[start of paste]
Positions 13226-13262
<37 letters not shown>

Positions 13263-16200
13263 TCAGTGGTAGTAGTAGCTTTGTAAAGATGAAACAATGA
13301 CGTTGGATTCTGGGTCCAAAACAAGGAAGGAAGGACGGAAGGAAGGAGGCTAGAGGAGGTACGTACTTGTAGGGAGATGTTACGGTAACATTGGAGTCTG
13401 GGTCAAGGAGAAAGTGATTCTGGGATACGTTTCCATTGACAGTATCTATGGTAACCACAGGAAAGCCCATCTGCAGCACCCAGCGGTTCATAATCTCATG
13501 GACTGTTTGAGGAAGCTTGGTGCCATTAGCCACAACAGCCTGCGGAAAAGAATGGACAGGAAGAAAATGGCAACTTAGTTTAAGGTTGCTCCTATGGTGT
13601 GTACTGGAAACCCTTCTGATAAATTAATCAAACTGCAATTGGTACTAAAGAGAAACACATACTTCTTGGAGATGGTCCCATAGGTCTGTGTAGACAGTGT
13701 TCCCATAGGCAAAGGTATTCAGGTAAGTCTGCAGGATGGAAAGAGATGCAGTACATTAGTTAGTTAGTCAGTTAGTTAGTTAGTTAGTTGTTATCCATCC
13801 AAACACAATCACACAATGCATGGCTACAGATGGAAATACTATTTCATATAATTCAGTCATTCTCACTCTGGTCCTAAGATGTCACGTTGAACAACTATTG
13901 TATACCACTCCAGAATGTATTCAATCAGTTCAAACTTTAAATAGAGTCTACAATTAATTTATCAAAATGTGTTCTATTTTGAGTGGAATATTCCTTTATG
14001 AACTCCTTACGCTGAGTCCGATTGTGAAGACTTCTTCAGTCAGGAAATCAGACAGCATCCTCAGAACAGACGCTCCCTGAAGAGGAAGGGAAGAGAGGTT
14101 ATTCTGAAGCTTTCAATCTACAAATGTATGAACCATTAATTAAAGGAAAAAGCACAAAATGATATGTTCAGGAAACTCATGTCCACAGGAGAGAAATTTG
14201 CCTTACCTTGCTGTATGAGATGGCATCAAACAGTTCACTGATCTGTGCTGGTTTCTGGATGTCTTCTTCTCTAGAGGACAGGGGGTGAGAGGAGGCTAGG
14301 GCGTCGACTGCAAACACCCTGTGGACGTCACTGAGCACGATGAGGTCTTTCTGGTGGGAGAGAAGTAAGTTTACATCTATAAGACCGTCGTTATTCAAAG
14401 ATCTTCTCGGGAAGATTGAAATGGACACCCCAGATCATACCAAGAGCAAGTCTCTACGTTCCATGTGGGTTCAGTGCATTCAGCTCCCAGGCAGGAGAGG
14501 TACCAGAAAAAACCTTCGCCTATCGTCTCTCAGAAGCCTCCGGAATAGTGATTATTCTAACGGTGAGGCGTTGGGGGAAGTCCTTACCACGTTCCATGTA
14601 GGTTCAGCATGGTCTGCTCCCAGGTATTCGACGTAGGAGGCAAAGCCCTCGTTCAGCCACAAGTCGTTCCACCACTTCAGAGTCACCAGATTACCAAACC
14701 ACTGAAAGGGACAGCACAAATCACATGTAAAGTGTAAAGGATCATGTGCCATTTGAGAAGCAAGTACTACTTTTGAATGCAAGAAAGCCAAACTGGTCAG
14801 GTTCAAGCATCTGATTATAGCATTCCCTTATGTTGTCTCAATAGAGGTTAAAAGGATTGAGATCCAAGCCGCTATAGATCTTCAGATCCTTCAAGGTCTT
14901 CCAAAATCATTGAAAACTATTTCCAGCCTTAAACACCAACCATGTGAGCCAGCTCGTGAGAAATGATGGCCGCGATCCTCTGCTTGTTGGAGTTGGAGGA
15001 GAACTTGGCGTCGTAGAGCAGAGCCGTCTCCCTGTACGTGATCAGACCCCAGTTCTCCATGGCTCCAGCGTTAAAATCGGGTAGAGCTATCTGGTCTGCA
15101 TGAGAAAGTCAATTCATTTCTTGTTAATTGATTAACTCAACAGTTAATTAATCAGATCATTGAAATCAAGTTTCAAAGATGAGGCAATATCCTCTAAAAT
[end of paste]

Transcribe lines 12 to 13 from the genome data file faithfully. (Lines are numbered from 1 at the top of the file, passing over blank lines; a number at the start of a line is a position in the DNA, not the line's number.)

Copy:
14001 AACTCCTTACGCTGAGTCCGATTGTGAAGACTTCTTCAGTCAGGAAATCAGACAGCATCCTCAGAACAGACGCTCCCTGAAGAGGAAGGGAAGAGAGGTT
14101 ATTCTGAAGCTTTCAATCTACAAATGTATGAACCATTAATTAAAGGAAAAAGCACAAAATGATATGTTCAGGAAACTCATGTCCACAGGAGAGAAATTTG